Why so angry, South Africa?

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South Africa’s economy has stagnated, and by the time you read this, Standard and Poor’s may well have downgraded the country’s credit rating to junk status, setting the scene for our economy to slip into recession.

How do we set the economy on a different course? Dr Martyn Davies, managing director of emerging markets and Africa at Deloitte, suggests that we can start by being a less angry and divided nation.

Speaking at a state of the nation breakfast hosted by Deloitte in Johannesburg, Davies said that South Africa would never be internationally competitive “if we are so angry with each other, internally”.

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He said that research showed that three things destroyed wealth in a country – conflict, ideology, and corruption.

“Having one of these present is bad, having two is really bad, and if you have all three – it’s all over.”

For Davies, the real question for South Africa should not be how it can temporarily avoid a ratings downgrade – which, according to him, is currently a 50-50 chance – but how long-term economic stability can be established. The answer, he suggested, may lie in revising the fast rate of deindustrialisation.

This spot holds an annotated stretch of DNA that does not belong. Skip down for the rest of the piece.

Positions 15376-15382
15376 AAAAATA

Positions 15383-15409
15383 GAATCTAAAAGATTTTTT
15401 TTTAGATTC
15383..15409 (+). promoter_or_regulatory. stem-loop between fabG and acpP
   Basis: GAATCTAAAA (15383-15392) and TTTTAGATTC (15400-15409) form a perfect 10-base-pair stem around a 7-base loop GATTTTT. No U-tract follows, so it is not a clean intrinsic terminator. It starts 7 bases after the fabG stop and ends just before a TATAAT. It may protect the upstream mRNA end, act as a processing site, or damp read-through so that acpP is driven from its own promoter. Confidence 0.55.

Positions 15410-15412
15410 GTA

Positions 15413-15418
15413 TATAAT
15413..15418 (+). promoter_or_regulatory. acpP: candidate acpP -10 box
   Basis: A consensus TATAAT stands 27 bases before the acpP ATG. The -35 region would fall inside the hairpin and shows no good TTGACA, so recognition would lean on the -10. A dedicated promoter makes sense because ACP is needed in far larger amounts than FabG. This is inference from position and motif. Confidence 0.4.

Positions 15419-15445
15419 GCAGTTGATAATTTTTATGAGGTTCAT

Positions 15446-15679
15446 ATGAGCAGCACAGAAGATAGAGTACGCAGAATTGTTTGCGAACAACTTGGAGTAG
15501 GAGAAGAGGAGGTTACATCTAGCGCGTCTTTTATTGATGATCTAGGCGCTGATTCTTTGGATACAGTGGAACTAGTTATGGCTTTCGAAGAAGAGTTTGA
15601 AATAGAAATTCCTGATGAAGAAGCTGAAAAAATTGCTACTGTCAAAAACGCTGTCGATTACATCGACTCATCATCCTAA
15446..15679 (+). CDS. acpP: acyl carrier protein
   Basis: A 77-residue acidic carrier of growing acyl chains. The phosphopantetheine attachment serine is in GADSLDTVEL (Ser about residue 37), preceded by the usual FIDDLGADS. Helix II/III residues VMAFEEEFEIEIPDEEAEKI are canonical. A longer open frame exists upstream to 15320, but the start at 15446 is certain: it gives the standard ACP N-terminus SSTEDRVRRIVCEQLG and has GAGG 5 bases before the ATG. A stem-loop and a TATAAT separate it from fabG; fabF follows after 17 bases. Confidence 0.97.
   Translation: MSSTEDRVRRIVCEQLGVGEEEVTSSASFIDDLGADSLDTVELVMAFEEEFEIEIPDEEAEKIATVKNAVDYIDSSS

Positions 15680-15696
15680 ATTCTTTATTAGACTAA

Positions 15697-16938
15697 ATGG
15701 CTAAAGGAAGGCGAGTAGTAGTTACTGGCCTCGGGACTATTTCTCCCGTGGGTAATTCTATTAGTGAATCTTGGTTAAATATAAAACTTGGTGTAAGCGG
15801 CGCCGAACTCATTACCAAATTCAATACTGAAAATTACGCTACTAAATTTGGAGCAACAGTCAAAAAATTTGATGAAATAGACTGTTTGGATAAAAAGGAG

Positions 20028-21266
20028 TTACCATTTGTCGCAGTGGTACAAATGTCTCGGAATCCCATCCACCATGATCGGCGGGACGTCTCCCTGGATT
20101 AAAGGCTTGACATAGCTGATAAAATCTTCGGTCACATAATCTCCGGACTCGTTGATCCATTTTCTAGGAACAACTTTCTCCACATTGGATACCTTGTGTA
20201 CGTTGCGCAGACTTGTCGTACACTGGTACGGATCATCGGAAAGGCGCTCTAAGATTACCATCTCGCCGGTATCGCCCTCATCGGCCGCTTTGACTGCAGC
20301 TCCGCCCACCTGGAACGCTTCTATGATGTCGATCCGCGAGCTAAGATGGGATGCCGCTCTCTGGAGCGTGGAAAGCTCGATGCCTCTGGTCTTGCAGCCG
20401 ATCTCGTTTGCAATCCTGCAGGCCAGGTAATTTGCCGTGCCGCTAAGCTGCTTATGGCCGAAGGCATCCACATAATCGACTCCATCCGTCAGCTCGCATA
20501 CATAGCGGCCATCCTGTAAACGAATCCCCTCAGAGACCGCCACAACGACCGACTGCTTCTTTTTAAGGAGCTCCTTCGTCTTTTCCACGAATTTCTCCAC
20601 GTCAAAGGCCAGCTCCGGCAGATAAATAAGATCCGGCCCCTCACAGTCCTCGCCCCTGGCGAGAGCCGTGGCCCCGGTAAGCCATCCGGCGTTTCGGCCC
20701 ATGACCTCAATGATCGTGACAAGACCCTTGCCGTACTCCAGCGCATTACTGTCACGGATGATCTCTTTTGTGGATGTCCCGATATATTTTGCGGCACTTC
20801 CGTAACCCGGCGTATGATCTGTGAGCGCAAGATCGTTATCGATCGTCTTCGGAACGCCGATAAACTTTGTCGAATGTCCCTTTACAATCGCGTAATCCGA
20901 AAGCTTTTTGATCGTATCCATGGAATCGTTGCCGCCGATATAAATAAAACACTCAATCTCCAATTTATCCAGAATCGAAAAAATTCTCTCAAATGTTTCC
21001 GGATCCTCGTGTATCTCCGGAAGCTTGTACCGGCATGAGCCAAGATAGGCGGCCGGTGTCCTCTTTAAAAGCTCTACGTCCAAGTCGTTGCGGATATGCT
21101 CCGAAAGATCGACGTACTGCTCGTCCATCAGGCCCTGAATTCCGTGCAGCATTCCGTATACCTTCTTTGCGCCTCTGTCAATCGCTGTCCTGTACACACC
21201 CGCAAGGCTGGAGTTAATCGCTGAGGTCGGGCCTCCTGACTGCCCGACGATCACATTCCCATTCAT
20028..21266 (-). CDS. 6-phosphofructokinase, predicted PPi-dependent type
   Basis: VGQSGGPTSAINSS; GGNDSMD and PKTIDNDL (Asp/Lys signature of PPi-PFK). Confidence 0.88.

According to Davies, South Africans also need to see the economic situation in perspective. Things could be much worse, he said, and singled out Venezuela as a cautionary tale about the likely outcome of populism.

Venezuela’s current average wage in dollar terms is US$10 (R156/ month). When the country’s gross domestic product was at its peak, the average wage was US$12 000/year (about R187 000).

“Yet, when Malema went to visit Venezuela in 2010, he praised Venezuelan president, Hugo Chavez, for ushering in an era where resources like oil have returned to the people as a whole,” Davies said.

When we have to start looking to a failing state to feel better about the situation in our own country, I become really worried.

Speaking at the same event, political commentator Justice Malala said that besides dismal economic growth, South Africa’s toxic politics were also a problem for the country. But the good news, according to him, was that civil society was waking up.

“The reality of protest has arrived and after what happened on 9 December last year [the finance minister debacle] the impact of political events on our economy have become [clearly] evident,” he said.

Perhaps Davies is wrong. Perhaps our problem is not that we are too angry, but we are not angry enough yet. South Africans should become so irate at the way our country is being run that every citizen is stirred out of complacency into action.

If politicians won’t solve South Africa’s problems, civil society will have to do it – if only the politicians would get out of the way.